Matplotlib Legend Locations

Matplotlib Legend Locations

When creating plots using Matplotlib, adding a legend to your plot can help viewers understand the meaning of each curve or data point. The location of the legend in your plot is crucial for ensuring it does not obstruct any important information. In this article, we will explore different legend locations in Matplotlib and how to customize their appearance.

Default Legend Location

By default, Matplotlib will try to place the legend in the “best” location that does not overlap with the plot itself. Let’s see an example of this:

import matplotlib.pyplot as plt

x = [1, 2, 3, 4, 5]
y = [1, 4, 9, 16, 25]

plt.plot(x, y, label='y=x^2')
plt.legend()

plt.show()

Output:

Matplotlib Legend Locations

In this example, the legend is placed in the top right corner of the plot because it does not overlap with the plotted line.

Customizing Legend Location

If you want to manually control the location of the legend, you can do so by specifying the loc parameter in the plt.legend() function. The loc parameter takes a string or integer value that determines the location of the legend.

The string values that you can use for loc include:
– ‘best’
– ‘upper right’
– ‘upper left’
– ‘lower left’
– ‘lower right’
– ‘right’
– ‘center left’
– ‘center right’
– ‘lower center’
– ‘upper center’
– ‘center’

Let’s see examples of how to customize the legend location using these string values:

import matplotlib.pyplot as plt

x = [1, 2, 3, 4, 5]
y = [1, 4, 9, 16, 25]

plt.plot(x, y, label='y=x^2')
plt.legend(loc='upper right')
plt.show()

Output:

Matplotlib Legend Locations

import matplotlib.pyplot as plt

x = [1, 2, 3, 4, 5]
y = [1, 4, 9, 16, 25]

plt.plot(x, y, label='y=x^2')
plt.legend(loc='upper left')
plt.show()

Output:

Matplotlib Legend Locations

import matplotlib.pyplot as plt

x = [1, 2, 3, 4, 5]
y = [1, 4, 9, 16, 25]

plt.plot(x, y, label='y=x^2')
plt.legend(loc='lower left')
plt.show()

Output:

Matplotlib Legend Locations

import matplotlib.pyplot as plt

x = [1, 2, 3, 4, 5]
y = [1, 4, 9, 16, 25]

plt.plot(x, y, label='y=x^2')
plt.legend(loc='lower right')
plt.show()

Output:

Matplotlib Legend Locations

import matplotlib.pyplot as plt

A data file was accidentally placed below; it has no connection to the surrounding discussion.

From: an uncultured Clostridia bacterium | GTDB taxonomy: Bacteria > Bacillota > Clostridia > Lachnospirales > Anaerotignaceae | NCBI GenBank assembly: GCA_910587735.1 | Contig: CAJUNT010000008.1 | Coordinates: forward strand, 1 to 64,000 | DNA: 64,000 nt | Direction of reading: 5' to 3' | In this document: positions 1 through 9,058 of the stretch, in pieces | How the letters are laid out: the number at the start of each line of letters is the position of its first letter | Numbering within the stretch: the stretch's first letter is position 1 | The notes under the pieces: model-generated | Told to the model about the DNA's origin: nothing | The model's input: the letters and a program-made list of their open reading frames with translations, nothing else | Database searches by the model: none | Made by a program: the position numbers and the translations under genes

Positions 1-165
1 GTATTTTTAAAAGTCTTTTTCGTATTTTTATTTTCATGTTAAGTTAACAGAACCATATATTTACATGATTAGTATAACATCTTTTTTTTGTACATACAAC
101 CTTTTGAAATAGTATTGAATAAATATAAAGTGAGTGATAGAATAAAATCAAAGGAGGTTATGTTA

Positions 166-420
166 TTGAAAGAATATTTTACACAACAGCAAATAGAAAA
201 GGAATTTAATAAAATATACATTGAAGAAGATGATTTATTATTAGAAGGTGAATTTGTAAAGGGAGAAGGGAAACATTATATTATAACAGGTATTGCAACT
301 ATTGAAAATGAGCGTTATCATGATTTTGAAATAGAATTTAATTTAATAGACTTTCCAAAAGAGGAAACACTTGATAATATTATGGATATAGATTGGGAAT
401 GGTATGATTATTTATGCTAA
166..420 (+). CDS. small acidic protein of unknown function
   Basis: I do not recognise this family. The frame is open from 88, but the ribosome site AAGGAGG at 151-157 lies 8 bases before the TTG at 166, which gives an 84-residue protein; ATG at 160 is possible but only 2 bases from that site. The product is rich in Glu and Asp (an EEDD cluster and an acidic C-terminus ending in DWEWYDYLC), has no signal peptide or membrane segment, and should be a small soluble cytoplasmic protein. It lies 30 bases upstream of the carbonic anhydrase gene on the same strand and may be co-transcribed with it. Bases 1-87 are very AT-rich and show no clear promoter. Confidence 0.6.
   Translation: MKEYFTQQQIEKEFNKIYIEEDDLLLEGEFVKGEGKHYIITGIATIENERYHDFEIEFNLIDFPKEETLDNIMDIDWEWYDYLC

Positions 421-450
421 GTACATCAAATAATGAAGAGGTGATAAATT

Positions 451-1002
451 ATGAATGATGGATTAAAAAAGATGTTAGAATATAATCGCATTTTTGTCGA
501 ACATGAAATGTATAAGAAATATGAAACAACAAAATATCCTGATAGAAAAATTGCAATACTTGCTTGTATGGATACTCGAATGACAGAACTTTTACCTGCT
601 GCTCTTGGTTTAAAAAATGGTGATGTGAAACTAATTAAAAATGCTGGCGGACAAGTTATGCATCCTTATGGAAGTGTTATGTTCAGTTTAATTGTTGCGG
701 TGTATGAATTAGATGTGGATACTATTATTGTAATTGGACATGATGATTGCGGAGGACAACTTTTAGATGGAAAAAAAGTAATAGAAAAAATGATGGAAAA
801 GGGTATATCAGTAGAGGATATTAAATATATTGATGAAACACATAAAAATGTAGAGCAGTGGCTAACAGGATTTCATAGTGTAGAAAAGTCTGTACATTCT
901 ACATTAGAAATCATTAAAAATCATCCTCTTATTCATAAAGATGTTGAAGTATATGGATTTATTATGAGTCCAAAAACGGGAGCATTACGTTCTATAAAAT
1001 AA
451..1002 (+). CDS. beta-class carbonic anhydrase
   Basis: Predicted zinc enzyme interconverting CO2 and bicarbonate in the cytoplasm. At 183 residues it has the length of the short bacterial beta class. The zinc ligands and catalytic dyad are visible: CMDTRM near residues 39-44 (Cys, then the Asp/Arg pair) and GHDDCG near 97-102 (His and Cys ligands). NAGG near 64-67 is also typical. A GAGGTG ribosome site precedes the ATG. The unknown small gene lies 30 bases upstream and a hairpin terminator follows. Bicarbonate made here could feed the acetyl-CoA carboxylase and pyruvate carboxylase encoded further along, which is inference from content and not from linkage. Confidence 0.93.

x = [1, 2, 3, 4, 5]
y = [1, 4, 9, 16, 25]

plt.plot(x, y, label='y=x^2')
plt.legend(loc='right')
plt.show()

Output:

Matplotlib Legend Locations

import matplotlib.pyplot as plt

x = [1, 2, 3, 4, 5]
y = [1, 4, 9, 16, 25]

plt.plot(x, y, label='y=x^2')
plt.legend(loc='center left')
plt.show()

Output:

Matplotlib Legend Locations

import matplotlib.pyplot as plt

x = [1, 2, 3, 4, 5]
y = [1, 4, 9, 16, 25]

plt.plot(x, y, label='y=x^2')
plt.legend(loc='center right')
plt.show()

Output:

Matplotlib Legend Locations

import matplotlib.pyplot as plt

x = [1, 2, 3, 4, 5]
y = [1, 4, 9, 16, 25]

plt.plot(x, y, label='y=x^2')
plt.legend(loc='lower center')
plt.show()

Output:

Matplotlib Legend Locations

import matplotlib.pyplot as plt

x = [1, 2, 3, 4, 5]
y = [1, 4, 9, 16, 25]

plt.plot(x, y, label='y=x^2')
plt.legend(loc='upper center')
plt.show()

Output:

Matplotlib Legend Locations

import matplotlib.pyplot as plt

x = [1, 2, 3, 4, 5]
y = [1, 4, 9, 16, 25]

plt.plot(x, y, label='y=x^2')
plt.legend(loc='center')
plt.show()

Output:

Matplotlib Legend Locations

Custom Legend Position with Coordinates

In addition to using the predefined string values for legend location, you can also specify the exact position of the legend using a tuple of coordinates. The coordinates represent the relative position of the legend within the plot, where (0,0) is the lower left corner and (1,1) is the upper right corner.

Let’s see an example of how to specify a custom legend position using coordinates:

import matplotlib.pyplot as plt

x = [1, 2, 3, 4, 5]
y = [1, 4, 9, 16, 25]

plt.plot(x, y, label='y=x^2')
plt.legend(loc=(0.5, 0.5))
plt.show()

Output:

Matplotlib Legend Locations

In this example, the legend will be placed at the center of the plot, as the coordinates (0.5, 0.5) represent the center point.

Outside the Axes

Sometimes you may want to place the legend outside the axes of the plot to avoid overlapping with the plotted data. This can be done by setting the bbox_to_anchor parameter in the plt.legend() function. The bbox_to_anchor parameter takes a tuple of coordinates that determine the position of the legend relative to the axes.

Let’s see an example of how to place the legend outside the axes:

import matplotlib.pyplot as plt

x = [1, 2, 3, 4, 5]
y = [1, 4, 9, 16, 25]

plt.plot(x, y, label='y=x^2')
plt.legend(loc='upper left', bbox_to_anchor=(1, 1))
plt.show()

Output:

Matplotlib Legend Locations

In this example, the legend will be placed in the upper left corner of the plot, but outside the axes.

Legend Title

You can also add a title to the legend to provide more context to the information being displayed. This can be done by using the title parameter in the plt.legend() function.

import matplotlib.pyplot as plt

x = [1, 2, 3, 4, 5]
y = [1, 4, 9, 16, 25]

plt.plot(x, y, label='y=x^2')
plt.legend(title='Curve')
plt.show()

Output:

Matplotlib Legend Locations

In this example, the legend will have a title “Curve” displayed above the legend entries.

Conclusion

In this article, we have explored different ways to customize the legend location in Matplotlib plots. By understanding how to control the legend position and appearance, you can create more informative and visually appealing plots for your data visualizations. Experiment with the examples provided to find the best legend location for your specific plot.

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